Joe Satriani: my top 5 not-so-guilty pleasures of all time
"When it comes to music, I've got so many 'not-so-guilty pleasures' that it's hard to know where to begin – so we’ll start at the beginning, then. The music we love as we come of age stays with us our entire lifetime. It becomes part of our DNA.
"We never know what song is going to hit us right between the eyes, make our hearts go boom-boom-boom or go straight into our soul and become part of us. We embrace this music as the soundtrack to our lives.
"Growing up the youngest in a house of seven music enthusiasts,I was exposed to a variety of music: jazz, classical, funk, rock 'n' roll, blues, etc. I loved it all. It's all a part of me, and it informs my playing style today.
"Some of my friends thought I was nuts when I would put on a Black Sabbath record, then a James Brown disc, followed by Jethro Tull, only to be followed by Miles Davis or Todd Rundgren. Inspiration and genius was my concept of continuity. I did my best to turn my buddies on to all the artists I loved, and they returned the favor, opening my eyes to other kinds of new music.
"So here are some of my enduring guilty and not-so-guilty pleasures… "
Simon & Garfunkel – Simon & Garfunkel's Greatest Hits (1972)
"These guys made some of the most hyper-melodic folk-rock ever recorded, period. Paul Simon's writing during the band's early days was stellar, and curiously, it was both original and 'hat-tipping' to the American folk idiom. That's a long-winded way of saying that I really like listening to and playing this music.
"I recently viewed the Charles Grodin-directed Songs Of America 1969TV special and was struck by the contrast between Simon's speaking voice – just like my old 'Noo Yawk' accent – and his angelic singing voice. It was almost comical. But it drove home the point that sometimes genius comes in unusual packages. You can't judge a book by its cover, etc... "
Yes – The Yes Album (1971)/Emerson, Lake & Palmer – Trilogy (1972)
"What are my excuses for loving these records? Chalk it up to high school, coming of age, hormones and, of course, the simple love of great compositions with stellar performances. I admit to spending far too many hours listening to these records while being up to no good with my high school buddies/co-conspirators, girlfriends and bandmates, but it all lead to moments of musical clarity.
"These two bands put so much good stuff into each song – it’s still very inspiring to listen to and marvel at. Now that enough time has passed, you can forget about wondering if the stuff was hip or not. Just listen and enjoy. Each musician laid down amazing performances track after track – and it’s all analog, funky sounding and groundbreakingly progressive."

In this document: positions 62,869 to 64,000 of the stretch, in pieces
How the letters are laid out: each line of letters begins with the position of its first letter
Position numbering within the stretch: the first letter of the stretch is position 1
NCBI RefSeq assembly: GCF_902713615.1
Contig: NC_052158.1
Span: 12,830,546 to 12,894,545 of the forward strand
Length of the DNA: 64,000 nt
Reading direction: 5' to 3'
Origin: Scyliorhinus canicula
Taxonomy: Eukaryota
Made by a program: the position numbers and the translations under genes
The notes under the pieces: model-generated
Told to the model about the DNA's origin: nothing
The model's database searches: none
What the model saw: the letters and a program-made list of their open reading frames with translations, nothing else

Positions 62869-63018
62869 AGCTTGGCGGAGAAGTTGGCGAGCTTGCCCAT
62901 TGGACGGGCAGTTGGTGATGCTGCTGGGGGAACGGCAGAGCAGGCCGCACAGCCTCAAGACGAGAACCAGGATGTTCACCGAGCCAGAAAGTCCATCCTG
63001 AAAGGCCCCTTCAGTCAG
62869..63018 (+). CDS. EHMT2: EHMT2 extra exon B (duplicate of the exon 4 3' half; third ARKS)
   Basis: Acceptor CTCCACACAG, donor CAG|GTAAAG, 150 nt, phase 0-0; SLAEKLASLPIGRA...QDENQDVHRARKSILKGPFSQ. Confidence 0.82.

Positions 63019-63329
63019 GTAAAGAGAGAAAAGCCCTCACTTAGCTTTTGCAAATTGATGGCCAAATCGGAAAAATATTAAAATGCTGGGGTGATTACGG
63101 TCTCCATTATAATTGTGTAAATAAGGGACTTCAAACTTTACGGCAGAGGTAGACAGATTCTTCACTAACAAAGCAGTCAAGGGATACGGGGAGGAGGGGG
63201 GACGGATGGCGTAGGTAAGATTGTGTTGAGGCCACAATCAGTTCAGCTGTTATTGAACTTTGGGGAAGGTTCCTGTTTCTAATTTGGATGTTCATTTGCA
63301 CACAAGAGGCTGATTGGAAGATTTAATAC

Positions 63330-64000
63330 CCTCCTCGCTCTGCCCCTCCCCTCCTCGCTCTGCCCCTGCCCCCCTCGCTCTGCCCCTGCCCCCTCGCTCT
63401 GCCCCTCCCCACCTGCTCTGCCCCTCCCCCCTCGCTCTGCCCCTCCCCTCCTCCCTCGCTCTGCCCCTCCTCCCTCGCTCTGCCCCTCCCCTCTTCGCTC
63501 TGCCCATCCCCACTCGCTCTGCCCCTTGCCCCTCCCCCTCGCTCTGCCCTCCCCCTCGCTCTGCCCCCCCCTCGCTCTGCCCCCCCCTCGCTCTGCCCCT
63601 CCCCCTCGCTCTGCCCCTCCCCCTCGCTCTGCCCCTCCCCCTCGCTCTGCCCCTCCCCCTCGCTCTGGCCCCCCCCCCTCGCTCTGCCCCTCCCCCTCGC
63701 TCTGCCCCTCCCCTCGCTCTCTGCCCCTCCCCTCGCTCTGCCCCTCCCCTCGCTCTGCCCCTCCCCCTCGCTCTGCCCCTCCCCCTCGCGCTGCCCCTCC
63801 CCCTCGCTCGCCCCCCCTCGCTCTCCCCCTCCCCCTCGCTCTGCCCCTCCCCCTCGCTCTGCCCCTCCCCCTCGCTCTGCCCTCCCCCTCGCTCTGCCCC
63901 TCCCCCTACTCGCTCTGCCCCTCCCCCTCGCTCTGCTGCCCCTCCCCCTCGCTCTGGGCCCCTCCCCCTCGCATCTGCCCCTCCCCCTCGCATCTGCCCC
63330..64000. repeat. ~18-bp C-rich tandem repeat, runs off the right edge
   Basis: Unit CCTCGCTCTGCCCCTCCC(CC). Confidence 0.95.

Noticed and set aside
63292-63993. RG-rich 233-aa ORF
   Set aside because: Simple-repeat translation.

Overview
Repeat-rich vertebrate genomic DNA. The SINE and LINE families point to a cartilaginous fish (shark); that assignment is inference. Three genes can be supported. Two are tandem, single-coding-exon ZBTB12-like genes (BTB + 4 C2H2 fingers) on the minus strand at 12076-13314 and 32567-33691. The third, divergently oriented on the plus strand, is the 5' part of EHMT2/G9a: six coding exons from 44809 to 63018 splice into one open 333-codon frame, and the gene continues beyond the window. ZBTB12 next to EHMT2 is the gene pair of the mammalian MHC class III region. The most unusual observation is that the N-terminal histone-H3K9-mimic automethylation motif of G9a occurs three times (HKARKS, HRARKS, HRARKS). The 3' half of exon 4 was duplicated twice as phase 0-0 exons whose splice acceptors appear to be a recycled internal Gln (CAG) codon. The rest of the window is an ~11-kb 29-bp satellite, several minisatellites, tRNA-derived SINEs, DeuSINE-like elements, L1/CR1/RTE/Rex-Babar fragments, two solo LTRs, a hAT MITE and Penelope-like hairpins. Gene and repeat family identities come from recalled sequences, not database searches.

Eddie Harris – Eddie Harris Sings the Blues (1972)
"Eddie Harris struck a chord with me. His sax playing went straight to my heart the first time I heard my mother spinning his records back in the day. My parents were of the jazz age, and they played their favorite records all the time on our home's imposing Magnavox console record player. I would hear the greatest horn players filling our family room as I was turning into a young musician myself. I took note.
"Eddie was a complete original, a genius and the most forward-thinking player I ever heard. He was part Miles, part Coltrane, part Hendrix, and yet he existed in a world all his own. I've never heard anyone besides him make odd time that was so funky and physically inviting. He had the chops, but he still felt the need to develop a way to sing through his horn – literally.
"The effect was chilling, and exactly what a 14-year-old budding rock guitarist wanted to hear from a saxophone."
Iggy And The Stooges – Raw Power (1973)
"Every time I listen to this record, I go 'WTF?!' It's so dirty and raw and bad to the bone. It's one of those albums that somehow sweetens in your memory, but at the same time, it still manages to shock you each time you put it on.
"It set a new standard in rock music – none of its edge was removed for public consumption. Can you imagine how harsh, powerful and fun the sound must have been like if you were in the room with these guys? How did they ever get it on tape? It's just so rude in every way. I really love this record."
Crosby, Stills & Nash – Crosby, Stills & Nash (1969)
"I used to listen to this album on 8-track! I had a portable 8-track player, and I could stick my head right between the two detachable speaker units to get the full effect (when I was supposed to be doing my homework). Yes, another record from my youth that I've never outgrown, but it's also one that has stood the test of time, though. Nothing trumps good writing, performing and recording when it's all wrapped up in one package.
"I still marvel at Stephen Stills' creativity as a writer, producer and player, and I find his work to be very inspirational. The vocal arrangements are crazy-good and way ahead of their time. The performances are all inspired and full of life. This record captured three very different musicians making music as an original unit, pushing the boundaries of the time in a very melodic way."